Just Beet ItMany say that juicing beets will give them more energy for their day. Research is showing that this may be due to the ability of components in the juice to improve blood flow. Beetroot juice has been shown to help the body respond better to exercise, by balancing oxygen use and increasing stamina.

Beetroot juice is one of the richest dietary sources of antioxidants and naturally occurring nitrates. Nitrates are compounds which improve blood flow throughout the body – including the brain, heart, and muscles. These natural nitrates increase a molecule in the blood vessels called nitric oxide, which helps open up the vessels and allows more oxygen flow as well as lower blood pressure.

Beetroot juice may also be an important ally to lower blood pressure. Whether the yellow or red kind of beets, the juice provides excellent blood pressure-lowering ability. Meta-analysis (a quality study that reviewed many past studies) of 254 people between 2006 and 2012 showed clear reductions in blood pressure, with the systolic blood pressure (the number on top) showing the best reduction.

Eat Or Drink?

In many cases, eating the whole food is the best way to get all the nutrients, fiber and healthy effect. But, in this particular case for blood pressure lowering, you are actually better off drinking the juiced beet root to get the maximum benefit. When you cook the beet or ferment a beet (like we find in a pickled beet), the amount of healthful nutrients for blood pressure benefits will decrease. By juicing, you are going to get 100% of the phytonutrients (plant chemicals) that help your blood pressure decrease.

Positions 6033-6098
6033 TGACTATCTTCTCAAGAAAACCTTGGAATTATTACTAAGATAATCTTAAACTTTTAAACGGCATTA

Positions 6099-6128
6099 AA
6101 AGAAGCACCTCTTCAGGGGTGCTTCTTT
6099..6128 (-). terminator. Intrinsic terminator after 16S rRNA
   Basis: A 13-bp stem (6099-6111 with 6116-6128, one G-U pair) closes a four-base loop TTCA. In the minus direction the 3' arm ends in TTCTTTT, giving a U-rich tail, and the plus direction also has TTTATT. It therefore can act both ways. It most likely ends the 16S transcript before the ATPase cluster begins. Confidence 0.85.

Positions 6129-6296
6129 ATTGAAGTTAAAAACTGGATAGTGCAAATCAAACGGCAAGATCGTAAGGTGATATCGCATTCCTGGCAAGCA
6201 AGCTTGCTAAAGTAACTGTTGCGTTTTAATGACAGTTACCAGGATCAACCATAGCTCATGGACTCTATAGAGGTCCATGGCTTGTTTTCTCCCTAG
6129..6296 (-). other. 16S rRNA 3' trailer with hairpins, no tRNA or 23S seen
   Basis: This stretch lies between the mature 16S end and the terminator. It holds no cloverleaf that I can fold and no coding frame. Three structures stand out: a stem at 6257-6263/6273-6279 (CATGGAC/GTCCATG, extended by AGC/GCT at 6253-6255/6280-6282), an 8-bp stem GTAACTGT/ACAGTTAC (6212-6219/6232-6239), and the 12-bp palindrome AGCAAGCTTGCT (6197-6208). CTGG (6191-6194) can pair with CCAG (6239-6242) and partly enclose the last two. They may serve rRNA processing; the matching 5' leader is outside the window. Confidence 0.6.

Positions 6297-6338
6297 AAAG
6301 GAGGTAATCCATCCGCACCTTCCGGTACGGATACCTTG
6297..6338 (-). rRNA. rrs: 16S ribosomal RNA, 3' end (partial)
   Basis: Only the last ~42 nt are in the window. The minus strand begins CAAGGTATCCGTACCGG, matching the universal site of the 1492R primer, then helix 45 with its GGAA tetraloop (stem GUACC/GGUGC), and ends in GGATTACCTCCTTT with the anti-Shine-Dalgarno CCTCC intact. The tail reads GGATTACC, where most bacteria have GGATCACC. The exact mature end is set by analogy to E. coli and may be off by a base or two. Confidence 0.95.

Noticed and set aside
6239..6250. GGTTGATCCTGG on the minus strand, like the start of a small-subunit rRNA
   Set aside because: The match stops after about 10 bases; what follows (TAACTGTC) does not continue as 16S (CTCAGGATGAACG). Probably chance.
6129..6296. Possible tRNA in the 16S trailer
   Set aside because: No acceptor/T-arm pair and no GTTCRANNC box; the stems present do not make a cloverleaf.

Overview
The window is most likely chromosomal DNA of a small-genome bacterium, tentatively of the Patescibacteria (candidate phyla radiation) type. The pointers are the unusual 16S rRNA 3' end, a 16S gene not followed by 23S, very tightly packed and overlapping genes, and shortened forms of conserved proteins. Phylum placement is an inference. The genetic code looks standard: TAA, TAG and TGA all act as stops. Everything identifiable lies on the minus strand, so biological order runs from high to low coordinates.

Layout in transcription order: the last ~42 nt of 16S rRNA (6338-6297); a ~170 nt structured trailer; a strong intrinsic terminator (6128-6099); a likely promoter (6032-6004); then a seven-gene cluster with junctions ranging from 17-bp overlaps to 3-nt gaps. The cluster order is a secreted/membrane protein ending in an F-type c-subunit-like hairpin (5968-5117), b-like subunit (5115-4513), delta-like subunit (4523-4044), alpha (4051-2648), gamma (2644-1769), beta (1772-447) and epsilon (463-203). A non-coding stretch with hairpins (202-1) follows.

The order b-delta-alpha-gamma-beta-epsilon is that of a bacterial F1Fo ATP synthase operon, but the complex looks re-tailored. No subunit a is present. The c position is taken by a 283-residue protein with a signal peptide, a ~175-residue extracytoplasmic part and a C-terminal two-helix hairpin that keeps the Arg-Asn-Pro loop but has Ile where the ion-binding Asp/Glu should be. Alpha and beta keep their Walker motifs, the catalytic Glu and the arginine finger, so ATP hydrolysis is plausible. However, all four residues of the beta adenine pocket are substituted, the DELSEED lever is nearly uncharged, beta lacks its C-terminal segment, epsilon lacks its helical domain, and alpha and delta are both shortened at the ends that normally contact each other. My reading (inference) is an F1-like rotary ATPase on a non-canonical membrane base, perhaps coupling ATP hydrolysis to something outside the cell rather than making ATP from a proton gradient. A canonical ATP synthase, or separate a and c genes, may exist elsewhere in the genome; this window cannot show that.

How Much?

One to two cups of beetroot juice a day have been shown to have a significant effect for lowering blood pressure. Many doctors have been quite surprised by how little was needed to see a benefit for people with high blood pressure. You can juice the beets on your own, which is freshest and cost efficient, or you can spend about $7 for a prepared bottle at the health food store. Because beets are a potent detoxifier, some patients feel best when starting with a lower dose (like a quarter cup) and increase the amount over time.

Please note it is important to not change any prescription blood pressure medication without speaking to your prescribing doctor. Please let your doctor know you are using natural means to lower your blood pressure, which may result in requiring less medication.

Side Effects?

The dark carotenes of beet juice may give your urine and bowel movements a red color. This color change is harmless. Since beets are high in oxalates, people who tend to make oxalate kidney stones may want to avoid beet juice.

Aren’t Nitrates Unhealthy?

Cured foods like hot dogs and bacon are known to be high in nitrites, which are known cancer-causing compounds. Beets, spinach and radishes all have naturally occurring nitrates, which will convert to nitrites during digestion in your body. These naturally occurring versions are not harmful to the body and are very safe when they are eaten with the wonderful natural antioxidants that beets and radishes also provide. The more dangerous nitrites that are added to hot dogs, bacon and cured meats are really the ones to worry about and should be minimized.

In Conclusion…

Treating blood pressure encompasses working on ways to reduce stress, eating healthy food choices, exercising, and getting intake of the proper nutrients.

Beetroot juice can be an excellent addition to a natural regimen designed to help bring blood pressure under control while increasing a person’s stamina and energy.